Bean sprout soup and the banality of Cyworld images

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Bean sprout soup and the banality of Cyworld images

Boredom evokes a frightening force in humanity.
In Korea, technology often fills the space by providing high-tech toys for killing time. There are virtual pets, and now the frenzy over Cyworld, an online blog with more than a quarter of the South Korean population signed up as members.
The Web site has virtually changed the lifestyle of many young Koreans. It’s changed the way we write, travel and shop.
It’s taught us the pleasure of projecting our fantasies through images. It’s also pointed to the subtle gap between the ways we present ourselves to strangers and who we really are.
It’s a strange world. My friend’s last words shortly before closing her blog on Cyworld were, “Bye, bye Cyworld. Bye, bye the world of dissembling.”
Maybe it’s time to come clean.
Out of all the great intentions attributed to the site as a source for sharing fabulous news among users and for narrowly being in touch with friends to whom you are too careless to even send an e-mail, Cyworld clearly serves its purpose for users. If you are “a Cy addict,” either you are extremely bored or you are dying to show off.
But another thing Cyworld has changed is the way we view food. Since Cyworld came on the scene, trendy restaurants in Korea have become a pandemonium of young people aiming their digital cameras at a bowl of salad and a glass of Coke.
On some occasions it’s become common etiquette to hold your chopsticks for a few seconds to give people time to take pictures of the food when dishes arrive at the table.
The problem with food images on Cyworld is that they are often filled with tasteless cliches mimicking magazine photos. A lot of it comes down to dishes slathered with cream, like a latte topped with whipped cream.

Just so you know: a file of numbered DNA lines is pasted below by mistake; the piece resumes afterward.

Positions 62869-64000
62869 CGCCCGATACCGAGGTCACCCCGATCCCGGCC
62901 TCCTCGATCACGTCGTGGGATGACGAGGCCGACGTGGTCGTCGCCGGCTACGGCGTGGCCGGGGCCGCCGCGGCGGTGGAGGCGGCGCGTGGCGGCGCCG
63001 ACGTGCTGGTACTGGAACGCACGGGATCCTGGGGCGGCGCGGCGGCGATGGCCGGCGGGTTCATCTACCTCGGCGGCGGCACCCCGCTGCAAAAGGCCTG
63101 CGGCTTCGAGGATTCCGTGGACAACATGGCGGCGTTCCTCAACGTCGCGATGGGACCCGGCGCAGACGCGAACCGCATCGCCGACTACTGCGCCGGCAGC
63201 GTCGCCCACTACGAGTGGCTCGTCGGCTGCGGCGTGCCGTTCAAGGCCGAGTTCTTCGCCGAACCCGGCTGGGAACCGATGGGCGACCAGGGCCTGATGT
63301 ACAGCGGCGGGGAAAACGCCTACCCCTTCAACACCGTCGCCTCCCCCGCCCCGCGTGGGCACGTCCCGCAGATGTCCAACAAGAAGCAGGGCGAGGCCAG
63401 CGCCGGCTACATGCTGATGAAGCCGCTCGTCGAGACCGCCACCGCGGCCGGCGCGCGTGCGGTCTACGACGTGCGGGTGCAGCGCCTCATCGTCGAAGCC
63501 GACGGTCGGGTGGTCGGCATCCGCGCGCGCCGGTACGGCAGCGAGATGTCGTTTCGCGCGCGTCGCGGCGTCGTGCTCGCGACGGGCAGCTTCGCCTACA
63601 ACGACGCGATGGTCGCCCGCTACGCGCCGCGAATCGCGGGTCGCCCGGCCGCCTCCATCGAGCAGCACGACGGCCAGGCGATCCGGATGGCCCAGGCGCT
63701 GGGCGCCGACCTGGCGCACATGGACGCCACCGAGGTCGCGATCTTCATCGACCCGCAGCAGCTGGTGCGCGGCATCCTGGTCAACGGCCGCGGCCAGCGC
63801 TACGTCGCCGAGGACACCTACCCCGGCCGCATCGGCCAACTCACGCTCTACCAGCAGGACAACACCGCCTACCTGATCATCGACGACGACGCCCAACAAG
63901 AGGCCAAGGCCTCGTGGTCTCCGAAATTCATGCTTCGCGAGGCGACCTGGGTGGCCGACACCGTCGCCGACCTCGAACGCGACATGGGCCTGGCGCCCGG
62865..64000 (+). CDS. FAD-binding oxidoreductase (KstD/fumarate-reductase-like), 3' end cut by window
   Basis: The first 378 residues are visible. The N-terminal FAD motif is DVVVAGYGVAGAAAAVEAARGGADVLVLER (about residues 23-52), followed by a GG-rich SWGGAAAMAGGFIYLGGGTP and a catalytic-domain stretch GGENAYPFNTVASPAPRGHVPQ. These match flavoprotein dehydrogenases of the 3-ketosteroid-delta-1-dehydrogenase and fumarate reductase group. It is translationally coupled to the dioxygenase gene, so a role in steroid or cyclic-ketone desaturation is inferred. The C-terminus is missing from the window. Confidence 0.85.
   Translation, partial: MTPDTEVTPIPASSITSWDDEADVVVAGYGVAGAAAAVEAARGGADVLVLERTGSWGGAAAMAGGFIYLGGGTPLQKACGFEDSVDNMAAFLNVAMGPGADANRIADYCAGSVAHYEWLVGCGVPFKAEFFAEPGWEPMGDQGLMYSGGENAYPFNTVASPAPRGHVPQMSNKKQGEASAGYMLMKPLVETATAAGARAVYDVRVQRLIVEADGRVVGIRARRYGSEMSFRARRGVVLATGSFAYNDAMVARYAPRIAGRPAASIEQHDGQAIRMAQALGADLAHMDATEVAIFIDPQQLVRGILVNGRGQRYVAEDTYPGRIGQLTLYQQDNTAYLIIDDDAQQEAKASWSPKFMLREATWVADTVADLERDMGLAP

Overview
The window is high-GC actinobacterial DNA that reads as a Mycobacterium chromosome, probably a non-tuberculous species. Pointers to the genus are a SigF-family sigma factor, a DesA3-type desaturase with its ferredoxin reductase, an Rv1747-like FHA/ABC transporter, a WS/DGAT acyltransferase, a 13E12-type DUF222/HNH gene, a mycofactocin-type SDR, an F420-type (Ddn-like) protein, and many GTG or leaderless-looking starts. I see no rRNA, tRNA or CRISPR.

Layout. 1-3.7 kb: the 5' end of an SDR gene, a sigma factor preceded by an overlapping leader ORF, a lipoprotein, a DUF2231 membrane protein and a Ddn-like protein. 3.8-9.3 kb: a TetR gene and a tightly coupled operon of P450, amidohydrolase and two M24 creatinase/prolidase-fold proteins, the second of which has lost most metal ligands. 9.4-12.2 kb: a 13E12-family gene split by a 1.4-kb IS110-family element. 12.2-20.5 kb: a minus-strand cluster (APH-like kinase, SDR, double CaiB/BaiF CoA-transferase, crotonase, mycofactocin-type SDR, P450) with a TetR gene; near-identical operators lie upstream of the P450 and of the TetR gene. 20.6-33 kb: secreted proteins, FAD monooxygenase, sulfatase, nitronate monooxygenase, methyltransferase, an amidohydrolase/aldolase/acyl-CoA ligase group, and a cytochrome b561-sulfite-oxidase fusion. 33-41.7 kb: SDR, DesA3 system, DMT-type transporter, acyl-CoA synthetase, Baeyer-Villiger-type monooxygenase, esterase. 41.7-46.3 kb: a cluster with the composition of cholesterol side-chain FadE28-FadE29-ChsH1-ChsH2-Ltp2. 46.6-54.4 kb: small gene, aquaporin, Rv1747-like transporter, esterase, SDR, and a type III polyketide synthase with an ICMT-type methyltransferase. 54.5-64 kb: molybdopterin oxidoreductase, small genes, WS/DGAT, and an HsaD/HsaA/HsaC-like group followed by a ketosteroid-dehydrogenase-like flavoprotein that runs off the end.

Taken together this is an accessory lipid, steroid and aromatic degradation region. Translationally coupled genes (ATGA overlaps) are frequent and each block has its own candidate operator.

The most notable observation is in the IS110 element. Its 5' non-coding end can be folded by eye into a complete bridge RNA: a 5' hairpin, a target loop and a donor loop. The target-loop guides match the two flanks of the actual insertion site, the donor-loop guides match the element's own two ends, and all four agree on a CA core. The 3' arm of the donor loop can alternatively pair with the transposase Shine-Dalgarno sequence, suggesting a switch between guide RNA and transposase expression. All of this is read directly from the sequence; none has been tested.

What’s strange about it is that after you look at several of these images, the more interesting ones are those that are trite and banal. For example, a picture of a fried egg is far catchier than one of roasted snails. A bowl of bean sprout soup seems more inventive than a cliched, idealized image of lobster meat. The banality takes you to an artful state.
That raises another question about Cyworld. Why food?
It’s around, and we eat it. As an image of the banality of everyday life, it’s more appealing than some others.
Sadly, Cyworld never liberates you from boredom completely. In most cases it doesn’t deepen relationships either. So why do we do it? Maybe because we crave instant pleasure.
The scientists should have known that their great ideas, which were supposed to enrich our lives and free us from loneliness, are actually out of touch with real life, alienating us even more from our loved ones.


How to Cook

Bean sprout soup

Ingredients (for 3 servings): 100 grams of beans sprouts, 1 green onion, 1/2 teaspoon crushed garlic, 6 cups water, a pinch of salt, sesame oil.
1. Remove the tails from the bean sprouts.
2. In a pot, combine water, beans sprouts and salt. Bring to a boil.
3. After five minutes, add crushed garlic and sliced green onion.
4. Cook five to 10 minutes. Serve drizzled with sesame oil.
www.yorizori.com


by Park Soo-mee
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